A study by Almeida et al. (2011) reported the antioxidant activity of 11 fresh fruits from the Brazilian Northeast by the ABTS capture method, obtaining values of 15.73 ± 0.01 to 0.63 ± 0.01 µM of Trolox/g. The values obtained in the present study for buriti fractions were higher than the contents reported for those 11 fruits, which are considered good antioxidants.

Excessive iron accumulation can induce significant toxicity both by generation of reactive oxygen species and because of the lack iron excretion regulation in humans (Nurchi et al., 2016). Previous studies have shown the correlation between phenolic compounds and antioxidant activity, in addition to associating the chelating activity of natural products with their composition in the samples (Loizzo et al., 2012; Koolen et al., 2013; Cândido, Silva & Agostini-Costa, 2015; Tauchen et al., 2016). In fact, the structure of phenolic compounds, such as phenolic acids and flavonoids, is decisive for radical elimination and metal chelating activities. In addition, activity of these compounds depends on the number and position of hydroxyl groups in relation to the carboxyl functional group (Tapas, Sakarkar & Kakde, 2008; Garcia-Salas et al., 2010).

According to Loganayaki & Manian (2010), primary antioxidants prevent the onset and spread of oxidative chain reactions by neutralizing free radicals, and secondary antioxidants act to suppress oxidative damage by inhibiting radical formation. Thus, the fruit pulp fractions of M. flexuosa can act both as primary and secondary antioxidants because they exhibit antioxidant activity both by inhibiting free radicals and chelating iron ions.

Antimicrobial assays

In the antibacterial assays, the fractions that had presented MICs ≥1,024 µg/mL against strains tested indicate low to moderate activities (Holetz et al., 2002). In fact, MICs ≥1,024 µg/mL present no clinically significant effects against a given bacteria, because concentrations above 1,000 µg/mL require a high dose of the natural product to achieve this concentration at plasma levels (Houghton et al., 2007). Regarding the antifungal activity, all strains presented MICs of 512 µg/mL, indicating that they present moderate antifungal activities (Matias et al., 2015).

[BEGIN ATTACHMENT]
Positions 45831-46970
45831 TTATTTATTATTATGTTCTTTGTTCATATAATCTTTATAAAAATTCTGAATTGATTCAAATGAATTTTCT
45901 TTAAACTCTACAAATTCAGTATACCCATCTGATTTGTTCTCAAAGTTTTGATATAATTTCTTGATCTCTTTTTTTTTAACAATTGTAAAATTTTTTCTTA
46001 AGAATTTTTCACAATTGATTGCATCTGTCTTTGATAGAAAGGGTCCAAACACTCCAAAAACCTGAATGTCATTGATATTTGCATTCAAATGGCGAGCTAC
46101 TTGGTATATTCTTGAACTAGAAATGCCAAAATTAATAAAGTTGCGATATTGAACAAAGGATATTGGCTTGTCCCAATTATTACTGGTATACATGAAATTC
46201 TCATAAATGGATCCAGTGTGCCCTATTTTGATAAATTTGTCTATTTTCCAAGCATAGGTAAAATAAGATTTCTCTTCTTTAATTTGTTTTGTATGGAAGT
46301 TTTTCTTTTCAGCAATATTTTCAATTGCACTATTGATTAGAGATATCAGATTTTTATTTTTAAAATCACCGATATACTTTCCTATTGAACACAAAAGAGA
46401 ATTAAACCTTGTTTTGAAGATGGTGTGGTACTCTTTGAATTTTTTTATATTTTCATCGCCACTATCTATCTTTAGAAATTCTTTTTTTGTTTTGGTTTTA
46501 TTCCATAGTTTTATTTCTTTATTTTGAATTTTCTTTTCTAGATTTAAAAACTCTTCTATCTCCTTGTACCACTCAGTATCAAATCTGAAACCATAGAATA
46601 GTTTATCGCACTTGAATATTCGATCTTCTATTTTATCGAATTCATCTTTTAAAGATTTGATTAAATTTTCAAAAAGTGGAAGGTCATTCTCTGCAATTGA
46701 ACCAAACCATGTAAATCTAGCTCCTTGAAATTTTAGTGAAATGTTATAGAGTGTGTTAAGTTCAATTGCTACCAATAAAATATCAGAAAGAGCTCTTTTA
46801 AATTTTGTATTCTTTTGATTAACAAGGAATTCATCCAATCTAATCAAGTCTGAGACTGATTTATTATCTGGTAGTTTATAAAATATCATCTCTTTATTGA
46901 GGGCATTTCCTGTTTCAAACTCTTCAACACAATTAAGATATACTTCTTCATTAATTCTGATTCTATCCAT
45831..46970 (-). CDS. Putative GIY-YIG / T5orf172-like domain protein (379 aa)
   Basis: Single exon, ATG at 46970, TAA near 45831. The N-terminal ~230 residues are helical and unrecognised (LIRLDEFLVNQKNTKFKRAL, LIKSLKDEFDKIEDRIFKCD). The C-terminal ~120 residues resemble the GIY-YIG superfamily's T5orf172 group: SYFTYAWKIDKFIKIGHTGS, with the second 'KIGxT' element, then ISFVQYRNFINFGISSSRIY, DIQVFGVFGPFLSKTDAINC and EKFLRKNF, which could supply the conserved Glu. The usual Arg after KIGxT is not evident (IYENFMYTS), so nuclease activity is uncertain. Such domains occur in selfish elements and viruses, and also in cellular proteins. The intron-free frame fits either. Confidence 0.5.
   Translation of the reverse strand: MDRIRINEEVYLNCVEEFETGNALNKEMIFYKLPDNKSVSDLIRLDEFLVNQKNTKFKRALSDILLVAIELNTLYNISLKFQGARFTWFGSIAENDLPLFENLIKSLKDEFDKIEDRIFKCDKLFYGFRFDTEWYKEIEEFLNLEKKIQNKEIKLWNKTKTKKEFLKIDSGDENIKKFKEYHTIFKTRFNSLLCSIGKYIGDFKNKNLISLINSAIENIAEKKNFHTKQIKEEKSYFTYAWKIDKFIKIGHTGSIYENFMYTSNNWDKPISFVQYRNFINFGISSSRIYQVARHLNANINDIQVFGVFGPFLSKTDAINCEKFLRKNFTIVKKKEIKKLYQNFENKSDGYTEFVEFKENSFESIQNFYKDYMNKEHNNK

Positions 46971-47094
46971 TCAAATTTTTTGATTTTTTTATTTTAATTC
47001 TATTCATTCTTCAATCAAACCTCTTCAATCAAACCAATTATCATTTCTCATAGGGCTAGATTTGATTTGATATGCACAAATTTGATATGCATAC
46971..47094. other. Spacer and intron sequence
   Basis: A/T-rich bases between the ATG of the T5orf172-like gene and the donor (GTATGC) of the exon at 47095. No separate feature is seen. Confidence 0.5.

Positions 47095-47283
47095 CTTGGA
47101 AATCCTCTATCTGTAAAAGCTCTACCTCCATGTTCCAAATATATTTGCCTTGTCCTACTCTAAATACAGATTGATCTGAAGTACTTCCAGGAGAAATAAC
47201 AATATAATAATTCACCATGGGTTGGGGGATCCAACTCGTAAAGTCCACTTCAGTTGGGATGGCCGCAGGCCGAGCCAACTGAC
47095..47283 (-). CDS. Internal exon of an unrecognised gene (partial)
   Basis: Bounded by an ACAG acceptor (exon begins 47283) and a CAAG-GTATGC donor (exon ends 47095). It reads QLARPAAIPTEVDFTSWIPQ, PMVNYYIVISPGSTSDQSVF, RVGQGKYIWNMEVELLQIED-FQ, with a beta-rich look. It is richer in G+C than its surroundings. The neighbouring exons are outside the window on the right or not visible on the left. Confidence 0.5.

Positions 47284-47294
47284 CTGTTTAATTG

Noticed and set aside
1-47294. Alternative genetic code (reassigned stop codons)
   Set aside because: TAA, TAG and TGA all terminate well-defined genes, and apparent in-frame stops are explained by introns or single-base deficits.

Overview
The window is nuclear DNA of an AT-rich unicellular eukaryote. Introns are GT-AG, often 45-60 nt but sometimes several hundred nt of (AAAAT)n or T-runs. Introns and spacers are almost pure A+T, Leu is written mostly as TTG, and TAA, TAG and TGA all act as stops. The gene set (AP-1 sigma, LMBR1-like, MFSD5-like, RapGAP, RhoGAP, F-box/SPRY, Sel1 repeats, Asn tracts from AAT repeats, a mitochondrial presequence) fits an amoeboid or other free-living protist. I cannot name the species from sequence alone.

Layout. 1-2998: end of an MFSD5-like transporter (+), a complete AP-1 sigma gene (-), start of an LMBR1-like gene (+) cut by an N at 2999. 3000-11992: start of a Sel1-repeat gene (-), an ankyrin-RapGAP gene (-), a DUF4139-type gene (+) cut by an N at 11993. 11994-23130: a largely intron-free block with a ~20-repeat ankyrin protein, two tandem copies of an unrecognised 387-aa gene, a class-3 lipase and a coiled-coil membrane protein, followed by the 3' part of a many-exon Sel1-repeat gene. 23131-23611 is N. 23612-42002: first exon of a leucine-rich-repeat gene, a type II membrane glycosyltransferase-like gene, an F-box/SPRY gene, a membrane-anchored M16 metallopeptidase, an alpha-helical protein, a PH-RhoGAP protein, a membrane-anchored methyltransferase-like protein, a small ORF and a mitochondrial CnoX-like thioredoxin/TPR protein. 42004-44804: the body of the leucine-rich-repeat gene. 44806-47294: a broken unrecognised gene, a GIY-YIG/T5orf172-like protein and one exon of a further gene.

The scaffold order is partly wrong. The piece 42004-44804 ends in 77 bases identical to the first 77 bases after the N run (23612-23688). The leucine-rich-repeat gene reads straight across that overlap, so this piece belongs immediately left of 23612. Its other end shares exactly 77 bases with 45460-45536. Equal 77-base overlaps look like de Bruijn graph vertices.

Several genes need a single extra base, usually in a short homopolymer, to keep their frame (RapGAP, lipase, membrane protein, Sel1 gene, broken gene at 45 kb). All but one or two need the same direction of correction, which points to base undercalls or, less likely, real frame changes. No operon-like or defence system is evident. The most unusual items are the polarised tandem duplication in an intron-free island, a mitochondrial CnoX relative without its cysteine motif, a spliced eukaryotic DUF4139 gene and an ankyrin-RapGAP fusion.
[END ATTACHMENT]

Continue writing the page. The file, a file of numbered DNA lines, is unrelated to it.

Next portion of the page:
Phenolic compounds are also recognized for their antimicrobial activities because they can interact with membrane proteins through hydrogen bonds involving the hydroxyl groups. This interaction can cause changes in membrane permeability that can lead to cell destruction (Tapas, Sakarkar & Kakde, 2008; Oussaid et al., 2017).

This study shows that the MFFs were more effectiveness against Gram-positive bacteria, corroborating with earlier reports that indicates that these microorganisms are more susceptible to the effects of plant extracts, because Gram-negative bacteria have a membrane that surrounds the cellular wall, which limits the diffusion and consequent effect of the compounds present in the extracts (Murari et al., 2008; Tian et al., 2009).

From these results, it is possible to correlate the modulating action of the fractions with their phenolic content, which is supported by studies that reported the action of these compounds as antibiotic modifiers. Lima et al. (2016) reported the drug modifying activity of phenolic acids, including caffeic acid, which potentiated the activity of antimicrobial agents against bacterial and fungal strains. Diniz-Silva et al. (2017) showed the potentiating activity of fruit flavonoids (in both aglycone and glycosylated forms) in association with norfloxacin against Staphylococcus aureus. According to the study, 3-O-glycoside flavonoids, such as hesperetin and quercetin, modulated the antibiotic resistance in this strain.